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Applying after taking time off

Applying to law school after you have been in the workforce may present some special issues. Among the most common questions for “returnees” involve letters of recommendation and the weight accorded a college GPA that may be years in the past. The second issue is the easier one to address:...

How many times should you take the LSAT?

You should plan to take the LSAT just once, and to do your best on it that one time. In addition to the retake considerations outlined below, students who assume they’ll have a second chance if they blow the first test tend not to perform as well as those...

Disciplinary and criminal records

When you apply to law school, you will discover that most applications ask you about your undergraduate disciplinary record and your criminal record. The questions are sometimes very open-ended: those about your disciplinary record might ask for information about any time you have been disciplined either for academic or non-academic...

Tips for Recommenders

If you are a graduate student, faculty member or employer who is new to writing recommendations in general, or to writing law school recommendations in particular, this page is for you. Law school admission committees look to recommendations first to confirm their sense of the student’s academic potential, and...

Accommodations for people with disabilities

NOTE: On May 20, 2014, LSAC entered into a settlement with the US Department of Justice and the California Department of Fair Employment and Housing which resulted in substantial changes in the process for requesting accommodated testing. The consent decree was set to expire in May 2018, but in March 2018, LSAC was held...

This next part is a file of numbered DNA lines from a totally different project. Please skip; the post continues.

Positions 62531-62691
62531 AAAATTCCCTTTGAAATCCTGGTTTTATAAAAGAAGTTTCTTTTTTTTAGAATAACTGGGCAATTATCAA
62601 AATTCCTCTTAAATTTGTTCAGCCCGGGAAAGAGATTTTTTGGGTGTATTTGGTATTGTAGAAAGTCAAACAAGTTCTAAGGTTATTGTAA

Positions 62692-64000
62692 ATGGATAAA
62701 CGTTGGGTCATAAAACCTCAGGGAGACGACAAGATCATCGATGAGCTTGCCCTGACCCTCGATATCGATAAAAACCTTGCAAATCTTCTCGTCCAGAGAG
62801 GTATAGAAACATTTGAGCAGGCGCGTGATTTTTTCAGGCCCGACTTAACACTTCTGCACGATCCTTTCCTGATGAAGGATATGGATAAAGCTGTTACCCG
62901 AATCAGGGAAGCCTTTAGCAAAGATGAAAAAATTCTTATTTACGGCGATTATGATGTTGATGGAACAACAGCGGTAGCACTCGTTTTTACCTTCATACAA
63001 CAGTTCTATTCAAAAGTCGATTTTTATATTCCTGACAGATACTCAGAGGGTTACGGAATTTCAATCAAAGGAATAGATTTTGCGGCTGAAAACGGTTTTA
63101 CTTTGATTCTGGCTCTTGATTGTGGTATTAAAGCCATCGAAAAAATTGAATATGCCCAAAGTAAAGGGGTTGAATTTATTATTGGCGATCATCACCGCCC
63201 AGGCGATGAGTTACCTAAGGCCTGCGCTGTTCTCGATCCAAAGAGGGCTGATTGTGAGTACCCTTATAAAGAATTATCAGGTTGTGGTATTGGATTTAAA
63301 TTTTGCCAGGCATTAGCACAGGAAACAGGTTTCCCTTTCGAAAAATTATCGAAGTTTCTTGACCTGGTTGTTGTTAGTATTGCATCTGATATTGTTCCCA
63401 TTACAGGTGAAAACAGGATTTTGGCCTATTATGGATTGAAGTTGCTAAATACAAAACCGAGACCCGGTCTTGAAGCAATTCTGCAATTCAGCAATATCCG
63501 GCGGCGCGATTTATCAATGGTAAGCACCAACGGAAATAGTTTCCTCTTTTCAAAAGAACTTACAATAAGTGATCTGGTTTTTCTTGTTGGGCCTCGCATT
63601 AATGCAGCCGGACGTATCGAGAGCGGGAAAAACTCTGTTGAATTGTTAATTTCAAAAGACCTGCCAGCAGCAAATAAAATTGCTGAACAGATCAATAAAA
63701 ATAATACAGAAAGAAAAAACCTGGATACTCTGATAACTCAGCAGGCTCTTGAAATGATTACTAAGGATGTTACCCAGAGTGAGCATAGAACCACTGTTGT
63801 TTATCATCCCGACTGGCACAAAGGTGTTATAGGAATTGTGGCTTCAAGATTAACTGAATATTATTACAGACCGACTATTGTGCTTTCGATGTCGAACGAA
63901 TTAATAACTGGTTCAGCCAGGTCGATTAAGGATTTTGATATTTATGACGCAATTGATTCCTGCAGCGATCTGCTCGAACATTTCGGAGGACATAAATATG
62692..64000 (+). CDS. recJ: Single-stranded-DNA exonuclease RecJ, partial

Credential Assembly Service (CAS)

The Credential Assembly Service (CAS) is a service of LSAC,  and serves as a kind of clearinghouse of information related to your application. CAS centralizes all your data, including your academic record, your LSAT score(s) and your letters of recommendation. In addition, access to online law school applications...

Dean’s Certification or Letter

A handful of law schools still require a “Dean’s Certification” or “Dean’s Letter” as part of the application process. This is a letter from the undergraduate institution that details the applicant’s student conduct (sometimes referred to as “disciplinary”) record (if any) and, in some cases, confirms the...

Application Check List

The Check List for Fall 2019 Admission is organized topically. Click here to get the same list organized chronologically. This Check List assumes you have already made the firm decision to apply to law school after a thorough investigation of the law, legal careers and the financial implications/consequences.  The...

Letters of Recommendation

Law schools normally ask for a minimum of two letters of recommendation. The best recommendations come from instructors who know your academic work well, who can evaluate your intellectual capabilities and potential to study law, and who can give specific examples of your stellar qualities. Try to get at least...

Criteria for choosing a law school

What you’re looking for in a law school depends largely on your career goals—why do you want to be a lawyer in the first place?  But it also depends on a number of other personal factors, including geographic preferences, intellectual interests, and desired learning environment.  The...

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